Head Pain Syndromes
Migraine Headaches

Man with a headache

What is a migraine headache?

A migraine headache is a vascular headache associated with changes in the size of the arteries within and outside of the brain.

What are the causes of a migraine headache?

The exact causes of migraine headaches are unknown. The possible triggers of migraines are:


Types of Migraines:

  • Migraine with aura (classic migraine)
  • Migraine without aura (common migraine)
  • Status migrainosus (long-lasting migraine)

An aura is a physiological warning sign that a migraine is about to begin.

Visual auras include:

  • Bright flashing dots or lights
  • Blind spots
  • Distorted vision
  • Temporary vision loss
  • Wavy or jagged lines

Other auras include:

  • “Funny feeling”
  • Non-descriptive
  • Ringing in ears (tinnitus)
  • Changes in smell, taste or touch

Signs and Symptoms:

  • Pain- pounding or throbbing in nature
  • Sensations of being very warm or cold
  • Nausea and vomiting, stomach upset, abdominal pain
  • Loss of appetite
  • Blurred vision, dizzyness
  • Sensitivity to light, noise and odors
  • Alterations in appetite, mood, and libido

Testing: 

There is no specific test for migraine headaches. Tests often performed to help with diagnosing or ruling out other conditions are: an MRI, Screening Labwork, and/or an Ophthalmologic Evaluation.

Diagnosis: 

A targeted history and physical examination combined with appropriate testing should help the clinician identify and properly treat this condition.

Treatments:

Tension Headaches

Woman with a headache

What is a tension-type headache?

Tension-type headaches are referred to as stress headaches. Tension headaches may described as a mild to moderate constant band-like pain, tightness or pressure around the forehead or back of the head and neck. Tension-type headaches can be caused by tightened muscles in the back or the neck and scalp.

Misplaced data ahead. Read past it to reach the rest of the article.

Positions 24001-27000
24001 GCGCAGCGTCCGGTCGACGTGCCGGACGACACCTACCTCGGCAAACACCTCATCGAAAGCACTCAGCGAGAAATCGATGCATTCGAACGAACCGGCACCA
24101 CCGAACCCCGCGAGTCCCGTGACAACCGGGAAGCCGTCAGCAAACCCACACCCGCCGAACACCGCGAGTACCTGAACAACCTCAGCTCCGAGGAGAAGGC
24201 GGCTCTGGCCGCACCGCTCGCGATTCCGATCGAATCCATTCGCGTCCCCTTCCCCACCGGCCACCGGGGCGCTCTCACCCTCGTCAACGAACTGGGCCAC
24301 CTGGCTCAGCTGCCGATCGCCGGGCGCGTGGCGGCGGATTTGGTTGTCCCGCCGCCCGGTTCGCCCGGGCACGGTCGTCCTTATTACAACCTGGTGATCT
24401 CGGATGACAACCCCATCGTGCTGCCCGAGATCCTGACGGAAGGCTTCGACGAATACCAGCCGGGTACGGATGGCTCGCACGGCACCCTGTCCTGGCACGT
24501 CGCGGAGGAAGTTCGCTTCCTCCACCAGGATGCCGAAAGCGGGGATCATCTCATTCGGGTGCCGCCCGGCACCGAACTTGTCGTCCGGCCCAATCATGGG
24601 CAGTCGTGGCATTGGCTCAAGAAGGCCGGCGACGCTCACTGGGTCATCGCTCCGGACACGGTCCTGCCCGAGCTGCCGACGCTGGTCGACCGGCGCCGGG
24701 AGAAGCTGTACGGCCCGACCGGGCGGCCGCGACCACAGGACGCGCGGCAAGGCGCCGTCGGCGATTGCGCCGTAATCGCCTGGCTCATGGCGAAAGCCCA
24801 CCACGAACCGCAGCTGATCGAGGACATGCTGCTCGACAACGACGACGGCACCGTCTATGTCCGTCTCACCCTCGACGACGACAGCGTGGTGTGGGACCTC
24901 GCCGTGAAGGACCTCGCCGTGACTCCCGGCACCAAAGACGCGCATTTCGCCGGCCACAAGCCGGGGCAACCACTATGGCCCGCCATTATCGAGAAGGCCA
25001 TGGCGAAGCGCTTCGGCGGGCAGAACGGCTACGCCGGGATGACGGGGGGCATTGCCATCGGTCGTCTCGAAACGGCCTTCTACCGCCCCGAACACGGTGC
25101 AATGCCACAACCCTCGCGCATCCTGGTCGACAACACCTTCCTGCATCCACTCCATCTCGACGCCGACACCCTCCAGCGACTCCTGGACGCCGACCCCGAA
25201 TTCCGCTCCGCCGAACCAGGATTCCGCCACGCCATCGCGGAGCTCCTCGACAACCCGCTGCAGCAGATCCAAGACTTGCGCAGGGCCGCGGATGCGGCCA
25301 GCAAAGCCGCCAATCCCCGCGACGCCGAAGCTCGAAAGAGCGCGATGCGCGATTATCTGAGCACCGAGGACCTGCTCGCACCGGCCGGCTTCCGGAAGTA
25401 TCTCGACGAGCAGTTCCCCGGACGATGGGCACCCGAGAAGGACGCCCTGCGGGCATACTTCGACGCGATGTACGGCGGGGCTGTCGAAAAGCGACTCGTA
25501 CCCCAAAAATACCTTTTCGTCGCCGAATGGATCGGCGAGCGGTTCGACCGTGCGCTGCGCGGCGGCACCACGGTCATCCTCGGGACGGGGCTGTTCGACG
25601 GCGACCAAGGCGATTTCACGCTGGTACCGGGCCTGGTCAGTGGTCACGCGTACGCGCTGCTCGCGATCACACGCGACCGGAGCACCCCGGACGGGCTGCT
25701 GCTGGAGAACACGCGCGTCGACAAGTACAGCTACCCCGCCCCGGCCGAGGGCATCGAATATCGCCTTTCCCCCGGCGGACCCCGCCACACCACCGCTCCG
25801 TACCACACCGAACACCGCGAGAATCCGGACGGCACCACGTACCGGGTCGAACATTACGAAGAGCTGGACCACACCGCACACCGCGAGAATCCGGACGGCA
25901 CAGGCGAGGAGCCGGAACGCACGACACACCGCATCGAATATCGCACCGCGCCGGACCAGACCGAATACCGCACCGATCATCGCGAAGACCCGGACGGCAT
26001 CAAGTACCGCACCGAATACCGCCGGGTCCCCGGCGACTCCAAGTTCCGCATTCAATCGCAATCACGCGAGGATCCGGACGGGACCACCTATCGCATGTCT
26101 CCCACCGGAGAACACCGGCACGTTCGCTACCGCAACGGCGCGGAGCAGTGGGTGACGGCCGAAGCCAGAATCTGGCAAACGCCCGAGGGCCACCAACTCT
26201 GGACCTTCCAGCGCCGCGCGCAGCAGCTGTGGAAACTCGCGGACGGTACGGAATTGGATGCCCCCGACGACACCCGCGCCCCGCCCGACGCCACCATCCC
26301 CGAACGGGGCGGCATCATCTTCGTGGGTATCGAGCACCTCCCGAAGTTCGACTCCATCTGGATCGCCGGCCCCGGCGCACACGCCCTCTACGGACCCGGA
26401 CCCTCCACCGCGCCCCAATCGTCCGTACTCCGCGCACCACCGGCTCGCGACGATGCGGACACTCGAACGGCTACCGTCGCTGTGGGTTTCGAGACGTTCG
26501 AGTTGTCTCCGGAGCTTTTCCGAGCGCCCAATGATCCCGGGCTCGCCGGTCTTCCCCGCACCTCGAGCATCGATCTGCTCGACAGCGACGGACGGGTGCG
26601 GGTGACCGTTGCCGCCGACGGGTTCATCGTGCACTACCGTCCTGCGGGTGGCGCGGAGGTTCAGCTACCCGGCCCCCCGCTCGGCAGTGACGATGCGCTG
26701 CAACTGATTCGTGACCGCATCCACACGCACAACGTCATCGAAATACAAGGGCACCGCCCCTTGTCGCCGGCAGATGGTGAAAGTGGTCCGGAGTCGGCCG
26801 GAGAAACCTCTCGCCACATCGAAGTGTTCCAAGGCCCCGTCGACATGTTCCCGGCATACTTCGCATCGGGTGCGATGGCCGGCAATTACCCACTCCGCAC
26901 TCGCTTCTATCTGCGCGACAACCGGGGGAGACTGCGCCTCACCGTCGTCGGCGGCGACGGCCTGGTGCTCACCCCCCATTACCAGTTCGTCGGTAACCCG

Common Causes:

Signs and Symptoms:

Diagnosis: 

A targeted history and physical examination combined with appropriate testing should help the clinician identify and properly treat this condition.

Treatments: 

Cluster Headaches

Man with a headache

What is a cluster headache? 

A cluster headache usually affects one side of the head and occurs repeatedly. The headache occurs in clusters followed by headache-free remission period.

What causes a cluster headache? 

The true biochemical cause of cluster headaches is unknown. However, headaches occur when a nerve pathway in the base of the brain is activated.

Signs and Symptoms: 

Testing: 

Diagnosis Blocks

Diagnosis: 

A targeted history and physical examination combined with appropriate testing should help the clinician identify and properly treat this condition.

Treatments: 

Occipital Neuralgia

Woman with a headache

What is Occipital Neuralgia?

Occipital Neuralgia is a term used to describe a cycle of pain-spasm-pain originating from the suboccipital area of the skull that often radiates to the back, front and side of the head, as well as behind the eyes.

Signs and Symptoms: 

Testing: 

Diagnostic Blocks

Diagnosis: 

A targeted history and physical examination combined with appropriate testing should help the clinician identify and properly treat this condition.

Treatments: 

Cervicogenic Headache

Man with a headache

Are severe headaches which are almost universally described as " migraines," however cervicogenic headaches are not migraine headaches. Migraine headaches makeup about 8% of all headaches. The much more common, but just as severe, pounding, throbbing, stabbing, sometimes tingling, and nauseating headaches originate from tension, absorbed most frequently in the body in the neck and shoulder region. The majority of all headaches fall into the category of cervicogenic headache.

Signs and Symptoms:


Testing: 

  • Physical exam
  • CT or CAT scan
  • MRI
  • Discography
  • Myelograms
  • EMG
  • Bone scans
  • Untrasound imaging
  • Diagnostic medial Branch Blocks of C2, C3, C4 and other cervical levels

Diagnosis: 

A comprehensive physical exam and medical history by clinician, along with appropriate testing to determine treatment is required.

Treatment: 

  • Drug Therapy
  • Physical therapy
  • Anesthetic/Corticoseteroid injections pain management
  • Spinal cord stimulator
  • Psychotherapy
  • Behavioral methods of pain control
  • Medial Branch Blocks
  • Radio-Frequency Thermocoagulation, Cyrotherapy

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